Gentry’s current Te Tuhi show is more suited for a venue like Objectspace, though it is probably too big for that particular institution. Despite having an earnestly contextualising video nearby (and photographs in the show) dealing with the role of gorse in our rural social history, the exhibition has an attractively flakey incongruity (like cathedrals made of matchsticks or dogs made of woven cigarette packets) demonstrating a vaguely surrealist or art brut sensibility (though it is ultimately too logical for those) - being in essence ‘gee whiz’ art that fixates on craft expertise.

John Hurrell

Print | Facebook | Twitter | Email

 

This Discussion has 3 comments.

Comment

Mark Amery, 9:56 p.m. 15 June, 2011

I find this a decidedly odd review John. It makes much of 'craft art' and that 'this sort' of art belongs at Objectspace, which is a very odd limiting of a public gallery's role but more particularly what Gentry is getting at.

First some missing context. This exhibition, or its first iteration, was first shown at the Dowse four years ago. I wrote about it at that time, and can only write with regards to that show.

Yet what was key to the exhibition wasn't just the craft and delightful ideas and tricks but that it was exploring in a very resourceful and clever way a huge important territory in NZ of the contradictory and complex use of a plant like gorse in our history and today (lately as a protector of native plantings). Its a very rich subject and Gentry, at least at the Dowse, explored it well.

The show was special for feeling as strongly conceptually based as craft based then. Something this review seems to completely not see (again I didn't see the show to understand why that could be the case - it could be the presentation's fault). Certainly there was no sense of the video there being 'earnestly contextualising'.

Indeed Of Gorse Of Course, as did the Foot in the Door project promised further clever gallery or museum work from the very talented Mr Gentry we're still waiting to see more of.

Reply to this thread

Bevan Shaw, 9:26 a.m. 17 June, 2011

I also find the points made about craft odd. Especially since the very things about the surfaces that John responds to could not have come about without craft.

Reply to this thread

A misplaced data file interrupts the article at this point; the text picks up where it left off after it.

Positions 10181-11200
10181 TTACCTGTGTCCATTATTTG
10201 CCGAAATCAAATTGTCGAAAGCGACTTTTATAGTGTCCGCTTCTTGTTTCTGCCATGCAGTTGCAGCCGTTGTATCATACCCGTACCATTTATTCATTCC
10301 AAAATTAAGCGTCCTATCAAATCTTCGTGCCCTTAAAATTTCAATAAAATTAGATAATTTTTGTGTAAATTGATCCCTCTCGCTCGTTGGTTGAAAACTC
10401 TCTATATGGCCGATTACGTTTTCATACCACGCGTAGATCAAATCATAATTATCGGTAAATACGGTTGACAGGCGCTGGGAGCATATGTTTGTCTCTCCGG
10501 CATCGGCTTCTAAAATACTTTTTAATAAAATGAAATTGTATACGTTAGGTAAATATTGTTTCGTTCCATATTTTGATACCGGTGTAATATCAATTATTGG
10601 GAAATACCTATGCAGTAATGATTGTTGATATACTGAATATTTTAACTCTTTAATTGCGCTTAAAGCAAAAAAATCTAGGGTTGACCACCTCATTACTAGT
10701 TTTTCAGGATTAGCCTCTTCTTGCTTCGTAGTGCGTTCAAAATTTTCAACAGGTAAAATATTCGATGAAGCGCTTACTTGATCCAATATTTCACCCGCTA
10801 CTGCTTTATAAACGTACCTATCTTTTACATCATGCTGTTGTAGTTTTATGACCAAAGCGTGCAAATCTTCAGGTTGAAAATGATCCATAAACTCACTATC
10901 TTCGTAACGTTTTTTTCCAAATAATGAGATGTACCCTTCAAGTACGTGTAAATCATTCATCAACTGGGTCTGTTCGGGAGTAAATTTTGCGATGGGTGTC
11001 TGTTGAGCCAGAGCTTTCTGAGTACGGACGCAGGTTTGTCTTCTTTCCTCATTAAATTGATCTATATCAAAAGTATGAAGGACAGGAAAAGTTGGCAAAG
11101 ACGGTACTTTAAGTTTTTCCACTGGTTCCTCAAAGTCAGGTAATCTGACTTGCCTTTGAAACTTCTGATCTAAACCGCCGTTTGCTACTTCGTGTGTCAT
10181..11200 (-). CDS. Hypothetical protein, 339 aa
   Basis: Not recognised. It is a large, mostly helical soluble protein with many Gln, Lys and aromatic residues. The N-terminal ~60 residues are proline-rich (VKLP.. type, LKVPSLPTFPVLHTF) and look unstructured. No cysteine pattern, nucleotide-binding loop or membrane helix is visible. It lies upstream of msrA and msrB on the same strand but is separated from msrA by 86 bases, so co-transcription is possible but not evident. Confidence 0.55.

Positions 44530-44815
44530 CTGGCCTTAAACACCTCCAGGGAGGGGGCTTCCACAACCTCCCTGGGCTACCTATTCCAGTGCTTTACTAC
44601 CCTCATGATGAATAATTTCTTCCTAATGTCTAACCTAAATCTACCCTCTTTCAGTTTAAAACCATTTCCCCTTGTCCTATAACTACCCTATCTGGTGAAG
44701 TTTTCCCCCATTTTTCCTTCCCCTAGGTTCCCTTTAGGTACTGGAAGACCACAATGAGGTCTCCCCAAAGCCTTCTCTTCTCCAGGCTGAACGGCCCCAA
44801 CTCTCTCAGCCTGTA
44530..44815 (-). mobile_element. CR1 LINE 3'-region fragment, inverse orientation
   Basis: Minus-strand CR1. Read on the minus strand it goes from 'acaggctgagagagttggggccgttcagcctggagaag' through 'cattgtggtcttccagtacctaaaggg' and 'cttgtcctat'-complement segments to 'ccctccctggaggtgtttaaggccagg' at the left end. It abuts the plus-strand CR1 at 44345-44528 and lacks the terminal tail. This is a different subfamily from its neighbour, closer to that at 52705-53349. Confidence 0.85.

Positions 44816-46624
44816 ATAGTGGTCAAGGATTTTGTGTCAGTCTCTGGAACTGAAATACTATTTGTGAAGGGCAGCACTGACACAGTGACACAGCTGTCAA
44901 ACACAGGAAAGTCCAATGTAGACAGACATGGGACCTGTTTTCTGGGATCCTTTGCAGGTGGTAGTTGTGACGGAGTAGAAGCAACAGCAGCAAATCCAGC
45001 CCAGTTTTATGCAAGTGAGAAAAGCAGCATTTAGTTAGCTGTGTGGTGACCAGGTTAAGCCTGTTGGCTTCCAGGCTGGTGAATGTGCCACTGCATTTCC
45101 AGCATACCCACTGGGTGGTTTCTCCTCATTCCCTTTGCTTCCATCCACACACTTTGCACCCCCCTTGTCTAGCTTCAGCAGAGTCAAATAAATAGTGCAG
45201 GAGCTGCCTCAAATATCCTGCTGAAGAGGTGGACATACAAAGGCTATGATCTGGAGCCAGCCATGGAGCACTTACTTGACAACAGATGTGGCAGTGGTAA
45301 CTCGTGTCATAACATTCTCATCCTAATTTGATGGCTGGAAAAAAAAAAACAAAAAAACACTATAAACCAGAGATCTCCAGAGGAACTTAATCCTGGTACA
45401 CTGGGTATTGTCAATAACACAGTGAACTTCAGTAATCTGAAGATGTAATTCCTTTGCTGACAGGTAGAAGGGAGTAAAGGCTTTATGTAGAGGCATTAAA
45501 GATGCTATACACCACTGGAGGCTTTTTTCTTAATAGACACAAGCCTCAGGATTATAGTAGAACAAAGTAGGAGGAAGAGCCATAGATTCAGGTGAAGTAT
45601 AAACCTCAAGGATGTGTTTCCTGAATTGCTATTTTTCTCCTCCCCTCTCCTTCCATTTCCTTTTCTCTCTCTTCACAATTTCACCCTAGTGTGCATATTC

John Hurrell, 10:24 a.m. 17 June, 2011

Thanks for your comments Bevan and Mark. I think 'odd' is a good term because writing reviews is a form of thinking out loud as a means of drawing up one's ambivalences, enthusiasms and aversions about a work. It is a means of discovery that avoids the formulaic. I see my position as occupying a middle ground, attacking both artmaking that worships its own technique, and art practices that are so rarefied that they spurn all physical pleasure for the viewer, though mental pleasure may in fact be the same thing (ie. embedded in the body). I don't think Gentry's use of history makes him a conceptualist - at least not in that work. It's really an excuse to work with gorse because he is hypnotised by the material - not a drivingily intellectual raison d'etre.

Reply to this thread

Recent Posts by John Hurrell

JH
John Stezaker, Marriage (Film Portrait Collage) CVI, 2013, collage, 30.3 x 23.3 cm. Image courtesy of the artist and The Approach, London.

Repulsively Enchanting Stezaker

CITY GALLERY WELLINGTON

Wellington

 

John Stezaker
Lost World

 

26 August -19 November 2017

JH
Tomislav Nikolic, How Long Must We Live Right Before We Don't Even Have To Try (Role Model), 2017: #1, mixed medai; #2, mixed media; #3, mixed media;

Tomislav Nikolic Paintings

FOX JENSEN MCCRORY

Auckland

 

Tomislav Nikolic

How long must we live right before we don’t even have to try

12 October - 11 November 2017

JH
Phil Dadson: Notation  Series #6 (961), painting; Tonethrone, instrument; HEADSUP@961: 23.8.16, projection

Dadson at Headlands

AUDIO FOUNDATION

Auckland

 

Phil Dadson
Shiver Me Timbres: Solos and Collaborations with a Multi-Voiced Instrument

 

5 October - 28 October 2017

JH
Alexis Hunter, Untitled, undated and unsigned, ink and watercolour on paper, 275 x 380 mm

Alexis Hunter Sampler

TRISH CLARK GALLERY

Auckland

 

Alexis Hunter
Estate

 

6 October - 11 November 2017